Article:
Cecal and ilial intubation rates in colonoscopy: Comparative study Cecal and ilial intubation rates in colonoscopy: Comparative study

Main Article Content

Osamah Tahir Muslim
Hasan Osamah Al-Obaidi



Background: Colonoscopy is the procedure of choice for both the diagnosis and treatment of large intestine and distal ilium in patients complaining of bowel symptoms, anemia resulting from malabsorption, radiographic colon abnormalities, screening for colorectal carcinoma, after polypectomy and cancer resection surveillance, ulcerative colitis surveillance, and those with suspicion of neoplastic masses. Inspection
of the whole colonic and distal portion of terminal ilial mucosa is usually feasible during colonoscopy. Quality examination of the large bowel includes intubation of the complete colon and mucosal visualization. The investigators demonstrate that terminal ilium intubation is possible in endoscopy practice and yields additional clinical details. Furthermore, it may be used as an indicator of colonoscopy completion.
Objectives: This study estimated the rate of cecal and ilial intubation by a single well-trained endoscopist and compared it with the results of a heterogeneous group of endoscopists.
Patients and Methods: This retrospective comparative study estimates the rate of cecal and ilial intubation in a private endoscopy center in which all the endoscopic procedures were conducted by a single consultant gastroenterologist, and compared it with the rates of a governmental center with by five colonoscopy endoscopists (general surgeons, general physicians, trained endoscopists, and gastroenterologists). The study population included 442 patients (245 males [55.42%] and 197 females [44.58%], ranging from 14 to 85 years of age.
Results: Overall cecal and ilial intubation rates were 88% and 47.5%, respectively. The adjusted rates for cecal and ilial intubations were 94.2% and 50.8%, respectively, after considering cases of anatomic colonic obstruction and when the clinical indications do not justify total colonic intubation. These figures were superior in comparison to the results of a multi-operator study in which the cecal- and the ilial intubation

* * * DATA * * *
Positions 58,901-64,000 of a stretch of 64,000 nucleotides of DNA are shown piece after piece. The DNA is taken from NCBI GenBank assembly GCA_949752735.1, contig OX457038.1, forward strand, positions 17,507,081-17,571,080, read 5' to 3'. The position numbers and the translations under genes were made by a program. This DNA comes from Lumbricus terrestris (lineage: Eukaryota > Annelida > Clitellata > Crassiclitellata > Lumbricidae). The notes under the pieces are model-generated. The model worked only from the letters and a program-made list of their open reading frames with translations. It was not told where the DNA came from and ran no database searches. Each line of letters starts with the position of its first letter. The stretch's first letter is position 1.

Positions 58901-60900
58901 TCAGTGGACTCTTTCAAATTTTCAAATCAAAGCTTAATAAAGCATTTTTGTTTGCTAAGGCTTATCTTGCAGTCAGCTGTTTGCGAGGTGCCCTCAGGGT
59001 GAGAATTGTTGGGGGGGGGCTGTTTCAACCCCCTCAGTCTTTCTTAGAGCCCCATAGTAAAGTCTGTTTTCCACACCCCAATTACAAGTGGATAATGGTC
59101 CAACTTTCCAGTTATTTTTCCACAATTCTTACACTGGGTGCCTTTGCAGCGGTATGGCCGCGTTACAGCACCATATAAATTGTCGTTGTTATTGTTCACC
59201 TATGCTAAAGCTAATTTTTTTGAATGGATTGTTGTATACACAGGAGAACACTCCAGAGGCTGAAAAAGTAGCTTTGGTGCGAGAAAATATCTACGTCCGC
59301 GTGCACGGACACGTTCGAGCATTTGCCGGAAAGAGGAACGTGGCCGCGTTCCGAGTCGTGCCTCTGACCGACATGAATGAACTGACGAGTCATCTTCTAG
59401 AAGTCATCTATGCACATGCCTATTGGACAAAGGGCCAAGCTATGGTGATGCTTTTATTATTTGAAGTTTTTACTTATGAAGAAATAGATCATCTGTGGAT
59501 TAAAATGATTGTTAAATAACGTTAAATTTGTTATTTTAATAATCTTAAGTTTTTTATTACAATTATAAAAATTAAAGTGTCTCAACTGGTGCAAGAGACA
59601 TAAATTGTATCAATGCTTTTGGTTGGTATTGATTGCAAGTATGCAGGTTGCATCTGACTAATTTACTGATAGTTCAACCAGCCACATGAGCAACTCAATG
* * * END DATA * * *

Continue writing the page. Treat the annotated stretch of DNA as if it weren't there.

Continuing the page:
rates were 51.81% and 30.69%, respectively.
Conclusion: Cecal and ilial intubation are important quality indicators for colonoscopy, and in this study, they were found to be superior in qualified gastroenterologists than in general surgeons and physicians. This outcome points to the importance of providing endoscopy units in Iraq, with qualified well-trained endoscopy personnel.

Abstract 337 | PDF Downloads 256 XML Downloads 92 HTML Downloads 196


1. Rex DK, Petrini JL, Baron TH, Chak A, Cohen J, Deal SE, Hoffman B, Jacobson BC, Mergener K, Petersen BT, Safdi MA, Faigel DO, Pike IM; ASGE/ACG Taskforce on Quality in Endoscopy.Am J Gastroenterol. 2006 Apr;101(4):873-85.
2. Peery AF, Dellon ES, Lund J Et al. Burden of gastrointestinal disease in the United States: 2012 update. Gastroenterology 2012; 143:1179–1187.
3. McLachlan SA, Clements A, Austoker J. Patients' experiences and reported barriers to colonoscopy in the screening context—a systematic review of the literature. Patient Educ Couns 2012; 86:137–146.

4. Harewood GC, Sharma VK, de Garmo P. Impact of colonoscopy preparation quality on detection of suspected colonic neoplasia. Gastrointest Endosc 2003; 58:76–79.

5. Froehlich F, Wietlisbach V, Gonvers JJ et al. Impact of colonic cleansing on quality and diagnostic yield of colonoscopy: the European Panel of Appropriateness of Gastrointestinal Endoscopy European multicenter study. Gastrointest Endosc 2005; 61:378–384.

6. Rex DK, Imperiale TF, Latinovich DR et al. Impact of bowel preparation on efficiency and cost of colonoscopy. Am J Gastroenterol 2002; 97:1696–1700.

7. Rex DK. Colonoscopic withdrawal technique is associated with adenoma miss rates. Gastrointest Endosc 2000; 51:33–36.